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China’s been hacking Navy contractors for 18 months, new report reveals

Sailors on the watch-floor of the Navy Cyber Defense Operations Command monitor, analyze, detect and defensively respond to unauthorized activity within U.S. Navy information systems and computer networks. (Mass Communications Specialist 1st Class Corey Lewis/U.S. Navy)
December 14, 2018

Chinese hackers have infiltrated U.S. Navy contractor networks and gained access to sensitive data, prompting the Navy secretary to order a cybersecurity review, according to a new report.

Over the past 18 months, Chinese hackers have carried out numerous cybersecurity breaches to gain access to Navy data and plans, in what is considered “some of the most debilitating cyber campaigns linked to Beijing,” according to a Wall Street Journal report Friday.

One U.S. government official told the WSJ that the Navy is a prime target for data breaches due to high-tech military data, and the branch has been affected by “troubling breaches over the past year.”

Previously stolen data includes that of the highest tech, classified military data from small and large Navy contractors alike, the report said.

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Among the stolen data was plans for a supersonic anti-ship missile to be carried on U.S. submarines in a project known as Sea Dragon. The hack also resulted in the theft of data from equipment signals, sensors and radios, as well as cryptographic systems, NBC News reported in June.

Navy Secretary Richard Spencer directed a branch-wide cybersecurity review to identify weaknesses in cyber networks to counter foreign infiltration.

He reportedly received a preliminary review recently, which has prompted the Navy to begin formulating a plan of response.

“Attacks on our networks are not new, but attempts to steal critical information are increasing in both severity and sophistication,” Spencer said in an internal memo obtained by the WSJ in October. “We must act decisively to fully understand both the nature of these attacks and how to prevent further loss of vital military information.”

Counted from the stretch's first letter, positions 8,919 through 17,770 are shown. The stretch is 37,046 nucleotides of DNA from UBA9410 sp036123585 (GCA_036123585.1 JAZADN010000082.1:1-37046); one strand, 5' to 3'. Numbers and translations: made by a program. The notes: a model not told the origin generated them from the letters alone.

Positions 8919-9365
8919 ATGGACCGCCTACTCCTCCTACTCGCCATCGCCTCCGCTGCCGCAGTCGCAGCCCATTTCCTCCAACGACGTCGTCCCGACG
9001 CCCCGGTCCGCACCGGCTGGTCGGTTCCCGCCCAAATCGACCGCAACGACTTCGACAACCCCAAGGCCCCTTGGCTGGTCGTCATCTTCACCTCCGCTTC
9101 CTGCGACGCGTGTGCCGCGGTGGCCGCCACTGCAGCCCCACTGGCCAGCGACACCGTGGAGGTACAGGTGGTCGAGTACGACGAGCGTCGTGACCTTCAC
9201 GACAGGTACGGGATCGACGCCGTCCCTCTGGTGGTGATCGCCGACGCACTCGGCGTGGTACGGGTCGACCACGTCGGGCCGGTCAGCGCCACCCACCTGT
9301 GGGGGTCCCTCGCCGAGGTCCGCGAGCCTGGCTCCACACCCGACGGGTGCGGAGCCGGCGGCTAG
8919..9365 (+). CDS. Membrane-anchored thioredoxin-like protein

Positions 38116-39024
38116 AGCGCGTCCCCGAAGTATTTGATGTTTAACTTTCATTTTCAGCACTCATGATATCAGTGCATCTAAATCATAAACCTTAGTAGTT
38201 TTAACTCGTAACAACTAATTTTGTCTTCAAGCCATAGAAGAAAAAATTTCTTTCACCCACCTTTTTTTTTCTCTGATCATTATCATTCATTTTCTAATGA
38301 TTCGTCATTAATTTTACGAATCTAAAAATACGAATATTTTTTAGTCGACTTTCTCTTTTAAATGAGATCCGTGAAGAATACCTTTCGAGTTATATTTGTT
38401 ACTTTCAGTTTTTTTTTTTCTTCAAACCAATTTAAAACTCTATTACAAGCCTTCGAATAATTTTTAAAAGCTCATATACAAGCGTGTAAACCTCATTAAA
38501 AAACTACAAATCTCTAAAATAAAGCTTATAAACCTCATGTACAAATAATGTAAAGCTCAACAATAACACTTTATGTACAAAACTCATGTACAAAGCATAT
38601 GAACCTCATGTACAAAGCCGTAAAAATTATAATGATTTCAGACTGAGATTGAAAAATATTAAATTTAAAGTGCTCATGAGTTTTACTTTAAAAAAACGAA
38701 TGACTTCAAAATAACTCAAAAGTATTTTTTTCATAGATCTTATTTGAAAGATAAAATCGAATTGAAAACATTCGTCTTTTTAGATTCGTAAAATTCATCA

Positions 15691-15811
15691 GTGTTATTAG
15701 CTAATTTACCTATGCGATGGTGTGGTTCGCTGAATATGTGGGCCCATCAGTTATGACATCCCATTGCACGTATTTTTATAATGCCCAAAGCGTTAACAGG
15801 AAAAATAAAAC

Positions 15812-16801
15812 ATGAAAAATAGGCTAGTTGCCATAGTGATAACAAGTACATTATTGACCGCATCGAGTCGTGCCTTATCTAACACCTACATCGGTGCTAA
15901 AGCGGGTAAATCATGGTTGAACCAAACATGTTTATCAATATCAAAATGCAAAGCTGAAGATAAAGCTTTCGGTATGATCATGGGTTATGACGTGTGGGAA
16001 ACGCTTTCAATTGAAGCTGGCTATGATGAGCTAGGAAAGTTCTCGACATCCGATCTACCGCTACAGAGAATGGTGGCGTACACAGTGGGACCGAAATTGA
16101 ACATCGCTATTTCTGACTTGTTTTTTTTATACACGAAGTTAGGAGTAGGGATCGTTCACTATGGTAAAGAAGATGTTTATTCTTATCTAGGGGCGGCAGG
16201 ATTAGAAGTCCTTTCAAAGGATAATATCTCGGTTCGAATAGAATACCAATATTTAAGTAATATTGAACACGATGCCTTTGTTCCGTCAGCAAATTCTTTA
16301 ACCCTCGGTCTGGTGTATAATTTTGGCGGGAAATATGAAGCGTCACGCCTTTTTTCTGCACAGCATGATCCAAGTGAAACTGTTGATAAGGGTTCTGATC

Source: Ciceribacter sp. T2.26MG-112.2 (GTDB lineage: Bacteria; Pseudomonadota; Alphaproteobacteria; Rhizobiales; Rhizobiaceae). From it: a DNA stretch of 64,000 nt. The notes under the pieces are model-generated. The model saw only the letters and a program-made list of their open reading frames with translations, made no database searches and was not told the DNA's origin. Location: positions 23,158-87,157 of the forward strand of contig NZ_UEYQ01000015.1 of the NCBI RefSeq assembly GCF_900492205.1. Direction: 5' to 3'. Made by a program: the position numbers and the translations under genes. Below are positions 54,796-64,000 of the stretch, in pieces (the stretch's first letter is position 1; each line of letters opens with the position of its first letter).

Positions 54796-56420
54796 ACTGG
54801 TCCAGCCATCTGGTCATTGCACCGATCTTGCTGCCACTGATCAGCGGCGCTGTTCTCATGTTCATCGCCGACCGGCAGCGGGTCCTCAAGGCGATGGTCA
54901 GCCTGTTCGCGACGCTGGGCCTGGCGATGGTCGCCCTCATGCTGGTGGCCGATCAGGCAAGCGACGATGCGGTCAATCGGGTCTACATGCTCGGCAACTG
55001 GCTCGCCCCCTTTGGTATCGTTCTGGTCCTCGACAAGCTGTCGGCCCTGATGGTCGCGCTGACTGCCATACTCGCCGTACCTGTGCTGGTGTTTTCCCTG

The hacks aren’t just compromising the highest of military secrets, however. The hacks demonstrate China’s ability to pose threats to secure military systems and networks, the report pointed out.

“They are looking for our weak underbelly,” one defense official told WSJ. “An asymmetric way to engage the United States without ever having to fire a round.”

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Former Homeland Security adviser Tom Bossert said that Chinese hacks can be intended to either steal data, or wreak havoc on computer systems.

“It’s extremely hard for the Defense Department to secure its own systems,” Bossert said. “It’s a matter of trust and hope to secure the systems of their contractors and subcontractors.”

Subcontractors of all branches are frequently attacked by hackers due to inadequate cybersecurity measures. Officials say subcontractors are not being held accountable for those inadequacies.

E.W. Priestap, assistant director of the FBI’s Counterintelligence Division, told the Senate Judiciary Committee that the U.S. must defend itself against China’s spying, which threatens “the future of the world,” the Washington Examiner reported Wednesday.

“Make no mistake: The Chinese government is proposing itself as an alternative model for the world, one without a democratic system of government, and it is seeking to undermine the free and open rules-based order we helped establish following World War II,” Priestap said. “Our businesses and our government must adapt in order to compete and thrive in this world.”